The "scholarship program" at Arizona State University to be named after President Barack Obama really isn't a "scholarship" at all.
The nod to criticism of the school's denial of an honorary degree for Obama turns out to be a financial aid program called "ASU Advantage" that pools local and federal grants, private donations, and scholarships.
Pell Grants, a need-based federal assistance program for college students, are the first source of funds listed on the ASU Advantage Web page. "Scholarships," on the other hand, are fifth out of six. We're waiting for a call back from ASU officials who might be able to tell us just how much scholarship money is really in the Obama scholarship program.
Previous news releases about the program do not refer to ASU Advantage as a "scholarship," and a Web-based list of ASU scholarships does not include the name. Presumably, the Obama "scholarship" won't be listed here, either, once the name change is official.
ASU's President Michael Crow, on the other hand, definitely considers this a "scholarship program." From Crow's April 11 statement:
In recognition of President Obama's commitment to educational access and to an entire career dedicated to public service, ASU is naming and expanding its most important scholarship program in his honor. Going forward, this program will be called the President Barack Obama Scholars and will offer thousands of students with the greatest financial need the opportunity to go to college.
Another wrinkle in this name game is that when ASU expanded the ASU Advantage program in 2006, raising the household income criteria for elibility from $18,850 to $25,000, it called this the school's "Sun Devil Promise." Yet only the "Advantage" name is slated to change.
Crow's reference to an expanded program, officials say, means a planned hike of the household income criteria -- basically, the same thing that was done three years ago.
In other words, ASU appears to have added to both the name and the eligibility of the program in 2006 -- which makes this honor for Obama look even more like a booby prize.
If you like this story, consider signing up for our email newsletters.
SHOW ME HOW
You have successfully signed up for your selected newsletter(s) - please keep an eye on your mailbox, we're movin' in!
Here's another 2005 news release about the program:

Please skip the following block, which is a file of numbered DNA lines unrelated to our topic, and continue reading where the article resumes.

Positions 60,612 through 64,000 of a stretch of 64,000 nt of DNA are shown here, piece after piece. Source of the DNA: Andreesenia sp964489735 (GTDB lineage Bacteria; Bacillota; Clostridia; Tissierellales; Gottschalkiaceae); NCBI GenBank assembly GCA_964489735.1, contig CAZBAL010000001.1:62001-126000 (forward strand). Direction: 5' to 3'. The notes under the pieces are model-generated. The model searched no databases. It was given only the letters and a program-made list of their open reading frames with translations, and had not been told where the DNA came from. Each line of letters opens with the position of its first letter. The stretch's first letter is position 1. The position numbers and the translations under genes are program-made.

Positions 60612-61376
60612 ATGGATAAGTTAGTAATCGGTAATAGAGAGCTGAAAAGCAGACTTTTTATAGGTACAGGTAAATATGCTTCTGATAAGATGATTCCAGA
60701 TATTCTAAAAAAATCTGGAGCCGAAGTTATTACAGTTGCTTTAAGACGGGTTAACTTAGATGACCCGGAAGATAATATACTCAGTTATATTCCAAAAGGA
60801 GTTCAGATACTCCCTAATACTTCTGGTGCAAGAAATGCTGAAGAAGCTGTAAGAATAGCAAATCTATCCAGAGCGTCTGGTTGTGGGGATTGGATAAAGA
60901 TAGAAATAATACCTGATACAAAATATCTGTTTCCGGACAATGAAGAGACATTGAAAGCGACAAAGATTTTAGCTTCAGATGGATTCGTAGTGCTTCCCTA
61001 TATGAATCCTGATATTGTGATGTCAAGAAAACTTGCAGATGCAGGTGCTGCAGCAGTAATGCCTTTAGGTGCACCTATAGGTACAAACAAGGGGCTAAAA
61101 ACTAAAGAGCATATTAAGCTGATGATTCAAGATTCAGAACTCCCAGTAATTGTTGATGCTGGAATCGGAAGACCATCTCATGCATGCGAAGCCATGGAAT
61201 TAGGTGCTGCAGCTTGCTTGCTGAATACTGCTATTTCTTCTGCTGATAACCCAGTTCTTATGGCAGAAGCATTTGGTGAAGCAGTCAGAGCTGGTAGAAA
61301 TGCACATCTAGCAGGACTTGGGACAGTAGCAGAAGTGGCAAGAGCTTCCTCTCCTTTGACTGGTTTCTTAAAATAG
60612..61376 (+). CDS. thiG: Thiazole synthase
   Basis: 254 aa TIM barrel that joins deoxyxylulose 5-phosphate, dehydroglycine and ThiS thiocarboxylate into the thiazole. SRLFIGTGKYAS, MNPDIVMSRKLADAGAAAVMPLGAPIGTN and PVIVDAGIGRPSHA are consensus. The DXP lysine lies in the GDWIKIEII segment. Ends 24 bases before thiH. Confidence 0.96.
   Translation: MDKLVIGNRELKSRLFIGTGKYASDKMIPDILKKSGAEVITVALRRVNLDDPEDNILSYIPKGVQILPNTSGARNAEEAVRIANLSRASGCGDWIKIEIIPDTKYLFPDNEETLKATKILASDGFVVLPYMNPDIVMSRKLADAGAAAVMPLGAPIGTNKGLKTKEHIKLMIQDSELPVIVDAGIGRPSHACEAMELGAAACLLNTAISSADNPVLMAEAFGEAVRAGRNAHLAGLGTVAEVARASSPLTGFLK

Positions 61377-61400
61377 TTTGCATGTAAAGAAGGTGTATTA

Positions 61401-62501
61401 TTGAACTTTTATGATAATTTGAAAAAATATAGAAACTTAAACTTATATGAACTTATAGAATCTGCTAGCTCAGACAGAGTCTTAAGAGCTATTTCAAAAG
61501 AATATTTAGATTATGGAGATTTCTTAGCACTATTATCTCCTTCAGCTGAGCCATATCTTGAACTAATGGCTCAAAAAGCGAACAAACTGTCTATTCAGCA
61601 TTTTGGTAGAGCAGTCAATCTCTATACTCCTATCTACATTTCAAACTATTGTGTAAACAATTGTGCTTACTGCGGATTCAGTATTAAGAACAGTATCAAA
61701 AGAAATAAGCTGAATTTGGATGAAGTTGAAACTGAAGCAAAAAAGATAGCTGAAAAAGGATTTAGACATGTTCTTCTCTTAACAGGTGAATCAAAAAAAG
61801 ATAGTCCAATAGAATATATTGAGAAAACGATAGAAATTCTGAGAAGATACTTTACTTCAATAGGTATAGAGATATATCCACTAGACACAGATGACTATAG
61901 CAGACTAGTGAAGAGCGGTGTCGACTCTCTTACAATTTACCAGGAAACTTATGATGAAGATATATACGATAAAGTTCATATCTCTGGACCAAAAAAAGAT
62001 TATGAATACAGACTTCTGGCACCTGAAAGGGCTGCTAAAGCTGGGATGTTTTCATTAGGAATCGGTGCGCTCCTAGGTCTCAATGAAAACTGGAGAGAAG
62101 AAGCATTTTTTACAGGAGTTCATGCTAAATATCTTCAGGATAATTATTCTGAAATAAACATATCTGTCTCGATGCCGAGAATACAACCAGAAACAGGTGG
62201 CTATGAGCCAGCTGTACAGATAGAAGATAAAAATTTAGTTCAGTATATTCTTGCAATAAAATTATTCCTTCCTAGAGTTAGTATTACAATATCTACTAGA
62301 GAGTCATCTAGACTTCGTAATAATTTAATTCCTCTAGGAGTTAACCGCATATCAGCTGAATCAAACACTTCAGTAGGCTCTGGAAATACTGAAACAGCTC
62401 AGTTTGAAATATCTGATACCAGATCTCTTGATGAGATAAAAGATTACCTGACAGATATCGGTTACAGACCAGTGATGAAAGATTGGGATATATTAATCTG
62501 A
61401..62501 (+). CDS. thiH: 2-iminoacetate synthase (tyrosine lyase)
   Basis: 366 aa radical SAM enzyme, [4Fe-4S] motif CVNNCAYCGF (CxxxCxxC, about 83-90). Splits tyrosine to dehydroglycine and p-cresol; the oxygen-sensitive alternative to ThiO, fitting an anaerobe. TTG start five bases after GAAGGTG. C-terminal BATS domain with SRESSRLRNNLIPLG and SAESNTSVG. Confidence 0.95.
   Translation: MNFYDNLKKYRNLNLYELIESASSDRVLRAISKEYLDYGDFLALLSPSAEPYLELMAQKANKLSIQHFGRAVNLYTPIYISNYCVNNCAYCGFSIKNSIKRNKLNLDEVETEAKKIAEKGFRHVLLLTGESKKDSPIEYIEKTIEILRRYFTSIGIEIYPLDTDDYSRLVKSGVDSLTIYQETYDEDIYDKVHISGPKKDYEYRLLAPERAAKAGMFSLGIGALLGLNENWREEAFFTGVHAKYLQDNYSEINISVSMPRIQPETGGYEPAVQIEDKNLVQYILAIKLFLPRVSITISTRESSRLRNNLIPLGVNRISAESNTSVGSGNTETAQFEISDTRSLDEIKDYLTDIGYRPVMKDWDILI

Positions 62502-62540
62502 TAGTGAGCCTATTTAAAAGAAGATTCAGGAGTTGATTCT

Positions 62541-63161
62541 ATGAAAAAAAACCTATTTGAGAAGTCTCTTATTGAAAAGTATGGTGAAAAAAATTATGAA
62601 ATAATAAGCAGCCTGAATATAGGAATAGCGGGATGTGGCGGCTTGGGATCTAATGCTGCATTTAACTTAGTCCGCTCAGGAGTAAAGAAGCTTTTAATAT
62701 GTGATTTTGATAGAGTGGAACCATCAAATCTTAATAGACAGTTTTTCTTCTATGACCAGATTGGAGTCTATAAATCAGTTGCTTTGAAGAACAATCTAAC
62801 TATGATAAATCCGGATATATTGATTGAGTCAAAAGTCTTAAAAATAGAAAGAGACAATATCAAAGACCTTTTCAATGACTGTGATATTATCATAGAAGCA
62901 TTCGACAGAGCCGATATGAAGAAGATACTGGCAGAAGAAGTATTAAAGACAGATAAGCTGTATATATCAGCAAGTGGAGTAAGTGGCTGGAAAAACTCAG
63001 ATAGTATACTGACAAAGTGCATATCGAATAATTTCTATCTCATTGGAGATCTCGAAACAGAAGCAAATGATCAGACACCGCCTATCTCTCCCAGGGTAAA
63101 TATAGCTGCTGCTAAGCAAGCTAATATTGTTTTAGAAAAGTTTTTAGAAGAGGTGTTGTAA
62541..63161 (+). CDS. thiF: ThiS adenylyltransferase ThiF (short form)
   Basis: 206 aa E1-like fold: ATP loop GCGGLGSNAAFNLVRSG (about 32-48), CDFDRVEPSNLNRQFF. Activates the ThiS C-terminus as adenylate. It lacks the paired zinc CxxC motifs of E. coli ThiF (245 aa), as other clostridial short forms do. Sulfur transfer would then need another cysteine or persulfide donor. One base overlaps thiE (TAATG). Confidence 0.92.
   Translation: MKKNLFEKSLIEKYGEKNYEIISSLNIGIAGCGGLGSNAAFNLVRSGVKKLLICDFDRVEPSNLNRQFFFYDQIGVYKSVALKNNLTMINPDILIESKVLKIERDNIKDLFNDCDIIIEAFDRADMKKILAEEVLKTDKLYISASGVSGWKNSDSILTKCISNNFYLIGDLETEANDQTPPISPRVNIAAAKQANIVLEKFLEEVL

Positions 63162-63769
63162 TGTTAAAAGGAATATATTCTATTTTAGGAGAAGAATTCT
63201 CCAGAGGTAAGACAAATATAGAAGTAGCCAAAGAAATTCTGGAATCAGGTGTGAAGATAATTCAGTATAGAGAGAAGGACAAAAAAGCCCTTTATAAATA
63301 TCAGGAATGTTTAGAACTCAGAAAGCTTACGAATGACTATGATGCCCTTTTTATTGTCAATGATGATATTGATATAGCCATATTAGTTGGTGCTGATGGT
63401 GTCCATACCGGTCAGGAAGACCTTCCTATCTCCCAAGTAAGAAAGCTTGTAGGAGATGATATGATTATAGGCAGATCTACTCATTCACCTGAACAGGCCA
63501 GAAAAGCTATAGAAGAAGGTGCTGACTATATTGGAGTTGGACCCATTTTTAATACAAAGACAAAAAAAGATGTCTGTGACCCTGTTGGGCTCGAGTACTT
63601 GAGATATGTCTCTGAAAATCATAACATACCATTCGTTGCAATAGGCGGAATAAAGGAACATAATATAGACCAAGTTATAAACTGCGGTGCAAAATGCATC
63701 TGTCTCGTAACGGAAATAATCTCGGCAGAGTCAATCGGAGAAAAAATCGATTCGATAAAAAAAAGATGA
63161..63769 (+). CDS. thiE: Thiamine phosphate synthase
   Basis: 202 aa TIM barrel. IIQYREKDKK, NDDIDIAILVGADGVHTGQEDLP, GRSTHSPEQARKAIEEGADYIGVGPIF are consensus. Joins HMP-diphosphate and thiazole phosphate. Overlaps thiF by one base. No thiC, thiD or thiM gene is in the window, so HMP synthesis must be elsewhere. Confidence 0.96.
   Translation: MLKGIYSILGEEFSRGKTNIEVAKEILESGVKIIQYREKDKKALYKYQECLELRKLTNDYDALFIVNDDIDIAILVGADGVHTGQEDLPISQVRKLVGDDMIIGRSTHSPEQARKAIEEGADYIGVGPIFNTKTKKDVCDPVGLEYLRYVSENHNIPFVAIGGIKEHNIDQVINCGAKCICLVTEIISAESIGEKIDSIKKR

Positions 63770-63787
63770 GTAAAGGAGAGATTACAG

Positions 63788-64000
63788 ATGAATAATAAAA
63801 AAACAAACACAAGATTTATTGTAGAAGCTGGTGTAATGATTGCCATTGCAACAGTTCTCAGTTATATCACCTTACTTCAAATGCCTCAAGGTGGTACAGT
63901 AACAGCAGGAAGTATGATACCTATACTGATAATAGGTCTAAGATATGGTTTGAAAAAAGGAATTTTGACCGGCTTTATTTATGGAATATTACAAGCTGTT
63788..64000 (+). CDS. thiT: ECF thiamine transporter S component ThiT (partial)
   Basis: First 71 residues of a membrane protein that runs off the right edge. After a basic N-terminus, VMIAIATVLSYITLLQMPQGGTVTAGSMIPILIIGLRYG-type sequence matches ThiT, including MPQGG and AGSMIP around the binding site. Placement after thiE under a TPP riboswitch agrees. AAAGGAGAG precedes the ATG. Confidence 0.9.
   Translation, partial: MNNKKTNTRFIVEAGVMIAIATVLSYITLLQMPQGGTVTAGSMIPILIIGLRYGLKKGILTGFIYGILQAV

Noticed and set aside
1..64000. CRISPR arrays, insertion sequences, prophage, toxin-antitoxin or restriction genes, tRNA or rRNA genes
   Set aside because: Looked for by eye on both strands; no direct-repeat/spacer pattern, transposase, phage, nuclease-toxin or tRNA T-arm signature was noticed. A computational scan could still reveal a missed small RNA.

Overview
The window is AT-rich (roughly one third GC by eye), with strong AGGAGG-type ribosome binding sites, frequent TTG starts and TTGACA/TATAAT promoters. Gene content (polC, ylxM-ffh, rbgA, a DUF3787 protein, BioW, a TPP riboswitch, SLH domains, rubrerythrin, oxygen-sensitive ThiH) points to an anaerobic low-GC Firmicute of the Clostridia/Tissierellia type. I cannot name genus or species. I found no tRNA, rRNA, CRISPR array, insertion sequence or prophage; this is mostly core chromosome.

March 16, 2005 ASU rolls out new financial aid program for state's low-income high school seniors In keeping with ASU President Michael Crow's vision of the New American University - a university of the highest academic rank that also is accessible - ASU is launching a series of new initiatives called "Access ASU." The cornerstone of the first initiative is a new financial aid program for low-income Arizona high school seniors, which is designed to enhance support for Arizona students and families pursuing higher education. Upon enrolling at ASU, all costs directly related to obtaining an undergraduate degree will be covered for these students. The program, "ASU Advantage," is targeted to Arizona families whose total annual family income is $18,850 or less. Through a combination of financial aid resources that do not require repayment, ASU will cover the annual cost of tuition, fees, books, room and board for eight semesters of full-time enrollment. ASU officials believe this program is the only one of its kind in the West. "ASU is committed to reducing and removing barriers students may encounter when pursuing their educational goals," says Jim Rund, vice president for University Undergraduate Initiatives. "This program is one of several strategies we are advancing to do just that." Arizona freshmen automatically are considered for the program once the student has been admitted to ASU and submitted his or her financial aid application (FAFSA). No other application is required for consideration. While ASU Advantage is targeted at students who have significant financial need, the university is committed to supporting Arizona families from a wide range of income levels. "Many people assume that they either do not qualify for financial aid or that financial aid is just about loans," says Craig Fennell, executive director of Student Financial Assistance. "The ASU Advantage is one of several ways we are able to help Arizona families." ASU's gift aid program, which includes both merit- and need-based aid, is substantial. ASU has increased institutional grant aid by 157 percent since 2002. This additional aid, combined with ASU's tradition of generous scholarship support, resulted in the highest amount of gift aid ASU has ever offered to Arizona residents. In 2003-2004, nearly 11,600 Arizona undergraduates received more than $34 million in ASU grant and scholarship aid; nearly $24 million was awarded to students who demonstrated financial need. This year, eligible Arizona undergraduate students with an annual family income of $20,000 to $50,000 received, on average, $2,200 in grant support. Those of the same group eligible for scholarships were awarded, on average, $4,200. For eligible Arizona students from families with an annual income of $50,000 to $80,000, students received an average of $1,400 in grant aid and those qualified earned scholarship support averaging $4,300. "Every family's financial circumstance is unique," Fennell says. "We encourage families to complete a FAFSA (Free Application for Federal Student Aid) every year so that they can learn about what types of aid are available to them."